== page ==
M2M hardware specialist u-blox has launched a new module that works on GSM and GPRS networks and is designed for use in devices operating in potentially explosive environments, such as gas smart meters.
The so-called SARA G350 ATEX provides support for a range of M2M applications requiring dual or quad-band GSM/GPRS, voice and data and in-band modem support for eCall and ERA GLOSNASS vehicle emergency call applications.
US operator Sprint is working with MVNO M2M DataSmart on an initiative to attract more small and medium-sized businesses (SMBs) to the M2M marketplace.
The two companies, which struck a wholesale agreement in September last year, say they are promoting more “open access” of data and network services so that entrepreneurial start-ups – as well as traditional OEM companies – can more easily commercialize their M2M concepts.
With a debate raging over the most appropriate cellular technology for M2M services, Aeris Communications has added GSM connectivity services to its offer and revealed that carmaker FIAT has become its first GSM customer.
The company, which describes itself as the only cellular operator catering exclusively to the M2M market, has long provided connectivity services over the rival CDMA standard but evidently felt a need to fortify its position, with various technologies facing an uncertain future.
Some US connectivity providers are questioning whether T-Mobile US will be supporting a 2G service for its M2M customers by the end of the decade.
One of these is Alex Brisbourne, the president of M2M specialist Kore Telematics, who blames the spread of “disinformation” for a belief that certain 2G networks will still be around in years to come.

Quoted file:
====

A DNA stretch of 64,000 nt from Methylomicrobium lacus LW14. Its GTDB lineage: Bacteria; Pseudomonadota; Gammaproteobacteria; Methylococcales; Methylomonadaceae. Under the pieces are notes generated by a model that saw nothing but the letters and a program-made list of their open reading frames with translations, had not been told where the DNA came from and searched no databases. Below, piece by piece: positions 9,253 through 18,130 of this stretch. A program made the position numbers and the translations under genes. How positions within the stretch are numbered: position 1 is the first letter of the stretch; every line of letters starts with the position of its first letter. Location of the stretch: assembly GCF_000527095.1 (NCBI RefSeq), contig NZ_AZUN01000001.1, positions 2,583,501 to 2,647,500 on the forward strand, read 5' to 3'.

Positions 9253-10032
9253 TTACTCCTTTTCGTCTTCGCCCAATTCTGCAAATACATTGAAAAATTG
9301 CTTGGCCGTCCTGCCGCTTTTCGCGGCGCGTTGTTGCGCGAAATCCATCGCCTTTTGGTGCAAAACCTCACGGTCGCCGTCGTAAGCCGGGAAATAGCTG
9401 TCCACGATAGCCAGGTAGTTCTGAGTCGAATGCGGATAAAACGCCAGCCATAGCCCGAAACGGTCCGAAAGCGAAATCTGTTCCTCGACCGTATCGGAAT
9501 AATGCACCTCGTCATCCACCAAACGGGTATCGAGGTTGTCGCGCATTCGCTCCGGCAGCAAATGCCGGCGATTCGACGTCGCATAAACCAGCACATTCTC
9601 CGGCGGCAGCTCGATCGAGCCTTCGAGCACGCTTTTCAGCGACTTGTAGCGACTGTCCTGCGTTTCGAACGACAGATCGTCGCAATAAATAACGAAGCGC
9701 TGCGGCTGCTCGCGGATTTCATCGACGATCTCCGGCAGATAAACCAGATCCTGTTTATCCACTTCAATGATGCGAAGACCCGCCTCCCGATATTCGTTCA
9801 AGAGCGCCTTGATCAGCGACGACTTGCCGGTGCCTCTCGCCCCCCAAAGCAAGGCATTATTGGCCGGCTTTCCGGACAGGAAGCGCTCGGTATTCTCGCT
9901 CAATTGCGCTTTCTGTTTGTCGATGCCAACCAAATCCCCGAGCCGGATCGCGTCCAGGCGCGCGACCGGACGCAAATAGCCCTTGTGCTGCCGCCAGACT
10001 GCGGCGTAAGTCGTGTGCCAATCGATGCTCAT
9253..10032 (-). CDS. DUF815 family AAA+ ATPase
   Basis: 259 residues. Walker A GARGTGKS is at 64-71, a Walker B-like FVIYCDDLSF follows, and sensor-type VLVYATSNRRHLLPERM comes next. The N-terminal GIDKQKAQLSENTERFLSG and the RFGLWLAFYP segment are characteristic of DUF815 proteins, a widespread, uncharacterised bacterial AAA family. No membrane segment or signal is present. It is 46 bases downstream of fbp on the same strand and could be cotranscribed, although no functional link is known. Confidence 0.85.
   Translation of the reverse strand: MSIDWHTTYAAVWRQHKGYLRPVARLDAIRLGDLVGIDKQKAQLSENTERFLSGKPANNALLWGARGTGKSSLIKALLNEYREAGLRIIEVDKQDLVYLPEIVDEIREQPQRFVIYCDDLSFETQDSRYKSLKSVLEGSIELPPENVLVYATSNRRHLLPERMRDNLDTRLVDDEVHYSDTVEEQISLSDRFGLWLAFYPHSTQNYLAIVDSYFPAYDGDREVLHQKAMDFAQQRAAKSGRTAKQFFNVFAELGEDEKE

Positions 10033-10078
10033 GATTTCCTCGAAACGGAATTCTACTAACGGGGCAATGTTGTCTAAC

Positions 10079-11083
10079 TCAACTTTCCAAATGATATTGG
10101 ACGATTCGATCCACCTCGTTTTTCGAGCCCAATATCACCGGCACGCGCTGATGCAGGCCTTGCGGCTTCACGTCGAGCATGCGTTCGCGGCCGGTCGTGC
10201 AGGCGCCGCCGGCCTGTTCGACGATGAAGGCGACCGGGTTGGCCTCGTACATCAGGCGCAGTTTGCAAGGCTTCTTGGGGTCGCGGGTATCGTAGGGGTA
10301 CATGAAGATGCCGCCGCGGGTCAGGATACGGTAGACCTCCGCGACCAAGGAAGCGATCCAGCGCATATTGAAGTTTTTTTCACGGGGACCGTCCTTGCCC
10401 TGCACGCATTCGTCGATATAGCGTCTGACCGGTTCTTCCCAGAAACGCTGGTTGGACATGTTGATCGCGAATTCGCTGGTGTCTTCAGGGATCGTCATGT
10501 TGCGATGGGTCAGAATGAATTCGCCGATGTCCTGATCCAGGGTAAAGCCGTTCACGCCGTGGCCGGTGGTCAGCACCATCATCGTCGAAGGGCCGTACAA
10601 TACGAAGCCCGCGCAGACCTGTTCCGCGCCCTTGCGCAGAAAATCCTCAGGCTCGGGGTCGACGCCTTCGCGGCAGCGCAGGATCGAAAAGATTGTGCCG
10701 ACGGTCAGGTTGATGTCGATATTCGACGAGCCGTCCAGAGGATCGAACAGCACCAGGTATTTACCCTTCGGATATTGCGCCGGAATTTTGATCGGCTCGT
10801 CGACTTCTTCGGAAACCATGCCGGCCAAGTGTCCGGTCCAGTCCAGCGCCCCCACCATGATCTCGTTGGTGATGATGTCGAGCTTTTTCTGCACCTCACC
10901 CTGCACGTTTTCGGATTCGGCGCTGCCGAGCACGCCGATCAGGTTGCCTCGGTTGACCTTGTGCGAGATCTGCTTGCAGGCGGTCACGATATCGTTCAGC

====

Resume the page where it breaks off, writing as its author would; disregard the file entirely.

The first two days of this week’s CTIA Wireless Show in Las Vegas have been marked by a flurry of M2M announcements, with partnerships between MVNOs and network operators emerging as a major theme. M2M Zone provides a round-up of the most important news items.
Indian operator Sistema Shyam has managed to reduce its net loss to INR7.79 billion ($143 million) for the fourth quarter of 2012, from INR11.98 billion during the same period in 2011, despite the considerable uncertainty over the company’s future towards the end of last year.
The operator said the net loss would have narrowed further were it not for unfavorable movements in exchange rates.
Singaporean telecoms incumbent SingTel has sold its 30% stake in Pakistan’s Warid Telecom to the Abu Dhabi Group, which already owned the other 70% of the loss-making operator.
SingTel will receive a cash payment of $150 million for its shares as well as 7.5% of the proceeds from any future sale of Warid (Abu Dhabi, United Arab Emirates).
It says the sale follows a strategic review of the investment, its competitive position and opportunity.
Indian ministers have urged a 50% cut in reserve pricing for CDMA airwaves due to be auctioned in March, reports Reuters.
A panel of ministers told India’s cabinet, which has the ultimate say on spectrum pricing, that fees should be lowered by 30–50%.
A frequency auction in November raised less than a quarter of the INR400 billion the government was targeting, with CDMA airwaves going unsold.
Due to begin on March 11, the next auction is set to include GSM airwaves worth up to INR200 billion, plus a number of CDMA concessions.
Growth in Brazil’s mobile-phone market tailed off last month with the addition of just 436,000 new customers, compared with 959,860 in September, according to figures from regulatory authority Anatel.
The data will be taken as a sign of increasing market maturity – penetration hit 131.7% in October, according to Anatel’s data – with Brazil’s economy weakened by the global slump.
Between them, Brazilian mobile-phone operators now serve a total of 259.29 million connections, with prepaid customers accounting for about 81% of those.
Tata Teleservices and Videocon Group have withdrawn their bids for spectrum due to be auctioned by India’s government in a process beginning on November 12, reports the country’s Economic Times newspaper.
Because the two organizations had been the only ones to bid for the airwaves used on CDMA-based phones, the government is apparently stuck with a slice of spectrum that attracts no interest.
Tata Teleservices (Mumbai, India), India’s sixth-biggest mobile-phone operator, was originally looking to replace operating permits it is set to lose in three zones.